Fraunhofer sees the end of VR motion sickness

Fraunhofer sees the end of VR motion sickness

Technology News |
The Fraunhofer FEP has designed a prototype of VR glasses packing no less than two WUXGA OLED microdisplays per eye (each with 1920×1200 pixels and offering a 2300ppi resolution), running at framerates up to 120Hz.
By eeNews Europe


Limbak’s ultra-compact VR headset.

To accomodate these OLED microdisplays, the prototype sports ultra-compact optics designed by project partner Limbak, which seamlessly combine two display chips per eye. All four WUXGA microdisplays give the headset a total resolution of 4800×1920 pixels, close to 5k. The new design is said to facilitate very high effective display resolutions and a wide field of view (over 100°) for an excellent immersive VR sensation. This new design aims to solve the challenges encountered by most of today’s commercial VR glasses, often inducing ‘motion sickness’ for the wearer, partly because of low frame rates and image flickering, and partly by an inappropriate field of view.

Free-form ultra-compact optics combine two displays per eye.

The latest research results from the European funded project LOMID (Large cost-effective OLED microdisplays and their applications) are expected to solve these challenges: Large-area OLED microdisplays, combined with advanced free-form optics provide an ergonomic and lightweight solution for the design of VR glasses, and higher frame-rates will reduce the motion sickness for users.

The optics scientists of Limbak have been able to decrease the display-to-eye distance needed in the headset, lowering it to only 37mm (compared to 60-75 mm in most conventional headsets). This ultra-compact optical design reduces the headset size to about a quarter of the volume and half the weight of a conventional headset while maintaining the same field of view.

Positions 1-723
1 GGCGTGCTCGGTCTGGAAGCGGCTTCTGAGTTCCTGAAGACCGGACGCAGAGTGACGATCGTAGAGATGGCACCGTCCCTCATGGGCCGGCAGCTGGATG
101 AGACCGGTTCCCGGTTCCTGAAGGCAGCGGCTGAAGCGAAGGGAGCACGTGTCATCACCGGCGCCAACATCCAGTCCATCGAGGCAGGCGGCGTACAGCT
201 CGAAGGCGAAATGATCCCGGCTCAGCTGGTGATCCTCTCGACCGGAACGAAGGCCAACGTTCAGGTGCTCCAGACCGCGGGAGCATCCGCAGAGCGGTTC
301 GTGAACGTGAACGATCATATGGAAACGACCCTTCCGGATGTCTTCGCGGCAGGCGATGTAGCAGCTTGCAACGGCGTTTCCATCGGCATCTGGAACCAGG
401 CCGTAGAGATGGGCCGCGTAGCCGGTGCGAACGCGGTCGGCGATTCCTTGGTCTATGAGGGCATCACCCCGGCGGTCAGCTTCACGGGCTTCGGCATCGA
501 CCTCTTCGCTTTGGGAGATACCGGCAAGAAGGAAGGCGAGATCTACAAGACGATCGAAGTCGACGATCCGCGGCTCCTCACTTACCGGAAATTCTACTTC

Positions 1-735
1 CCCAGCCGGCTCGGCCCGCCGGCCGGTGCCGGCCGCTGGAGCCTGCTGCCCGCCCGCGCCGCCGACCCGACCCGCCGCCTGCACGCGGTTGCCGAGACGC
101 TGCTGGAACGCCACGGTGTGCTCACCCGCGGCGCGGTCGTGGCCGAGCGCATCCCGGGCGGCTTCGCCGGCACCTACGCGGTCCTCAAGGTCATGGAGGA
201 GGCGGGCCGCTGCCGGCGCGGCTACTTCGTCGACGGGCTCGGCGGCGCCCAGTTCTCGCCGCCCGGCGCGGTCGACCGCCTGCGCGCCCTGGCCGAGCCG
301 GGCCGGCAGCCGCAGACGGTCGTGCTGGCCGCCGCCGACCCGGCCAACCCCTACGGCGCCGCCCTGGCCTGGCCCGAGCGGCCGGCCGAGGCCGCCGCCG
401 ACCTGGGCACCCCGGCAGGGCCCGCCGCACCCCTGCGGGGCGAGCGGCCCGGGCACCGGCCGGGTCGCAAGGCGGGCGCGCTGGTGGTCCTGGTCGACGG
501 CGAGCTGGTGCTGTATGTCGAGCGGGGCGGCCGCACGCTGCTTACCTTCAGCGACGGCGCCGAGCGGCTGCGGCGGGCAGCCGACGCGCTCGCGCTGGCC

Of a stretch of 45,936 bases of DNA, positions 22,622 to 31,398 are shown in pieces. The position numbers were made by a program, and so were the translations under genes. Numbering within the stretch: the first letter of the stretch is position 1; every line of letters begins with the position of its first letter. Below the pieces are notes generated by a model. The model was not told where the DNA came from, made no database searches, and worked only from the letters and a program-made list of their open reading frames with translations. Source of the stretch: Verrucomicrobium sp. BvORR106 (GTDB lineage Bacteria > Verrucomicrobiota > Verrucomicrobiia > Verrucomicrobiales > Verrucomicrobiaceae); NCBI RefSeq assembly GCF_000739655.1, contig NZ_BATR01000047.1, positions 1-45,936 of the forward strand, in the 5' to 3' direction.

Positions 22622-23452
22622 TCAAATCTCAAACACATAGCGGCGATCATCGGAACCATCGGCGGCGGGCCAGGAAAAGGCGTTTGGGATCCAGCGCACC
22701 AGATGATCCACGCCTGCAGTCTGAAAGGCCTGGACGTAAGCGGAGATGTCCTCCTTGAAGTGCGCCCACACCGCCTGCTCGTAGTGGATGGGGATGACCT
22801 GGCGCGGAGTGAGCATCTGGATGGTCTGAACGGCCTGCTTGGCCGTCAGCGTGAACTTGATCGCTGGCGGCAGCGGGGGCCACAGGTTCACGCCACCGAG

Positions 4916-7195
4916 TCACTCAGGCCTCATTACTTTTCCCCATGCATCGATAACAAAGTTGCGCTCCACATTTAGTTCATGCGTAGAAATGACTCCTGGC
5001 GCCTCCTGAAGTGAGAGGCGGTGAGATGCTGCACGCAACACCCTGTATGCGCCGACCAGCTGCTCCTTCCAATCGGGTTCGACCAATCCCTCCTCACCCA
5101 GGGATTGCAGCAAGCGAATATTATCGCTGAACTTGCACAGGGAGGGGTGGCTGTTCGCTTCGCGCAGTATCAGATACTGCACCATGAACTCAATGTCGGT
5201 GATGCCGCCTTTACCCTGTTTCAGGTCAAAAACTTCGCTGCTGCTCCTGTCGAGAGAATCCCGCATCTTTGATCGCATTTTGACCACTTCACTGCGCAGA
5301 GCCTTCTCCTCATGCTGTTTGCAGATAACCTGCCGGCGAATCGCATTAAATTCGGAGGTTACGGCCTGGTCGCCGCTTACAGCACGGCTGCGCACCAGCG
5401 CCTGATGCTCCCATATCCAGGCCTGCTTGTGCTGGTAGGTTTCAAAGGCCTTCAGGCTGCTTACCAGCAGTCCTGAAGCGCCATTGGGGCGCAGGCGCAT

“To offer such high framerates of 120 Hz and thus high data rates, we have extended the parallel interface of the OLED microdisplays. The display mode can be configured flexible from hold-type to impulse-type. The latter allows the elimination of motion artefacts and flicker with a special rolling emission mode. The chip also provides special look-up-tables for gamma correction – each channel (red, green, blue, and white) can be calibrated individually. We achieved a superior image quality with a very high contrast ratio of >100’000 : 1 at extraordinary low power consumption. We are very pleased about these positive results of our displays in combination with the ultra-compact optic design of Limbak, which enable really compact VR devices”, explained Judith Baumgarten, scientist in the IC and System Design department at Fraunhofer FEP.

One of the four WUXGA OLED microdisplays.

The tiling of multiple OLED-on-silicon microdisplays inside the system has helped reduce its form factor and weight, while increasing resolution to a level not easily achieved by conventional TFT-based AMOLED displays in VR headsets currently due to their typical pixel density limits.

To keep the costs of manufacturing large-area OLED microdisplays in a reasonable range, LOMID project partner X-FAB developed economical processes at the CMOS silicon foundry, paying special attention to the interface between the top metal electrode of the CMOS backplane and the subsequent OLED layers. Partner Microoled S.A.S. was responsible for the fabrication of the whole OLED microdisplays using the CMOS backplane wafers.

Fraunhofer FEP –


Related articles:

WUXGA OLED microdisplay promises lightweight and compact VR glasses

European project aims at 2300ppi OLED microdisplays

Electron beam patterning for high-resolution full-colour OLED displays

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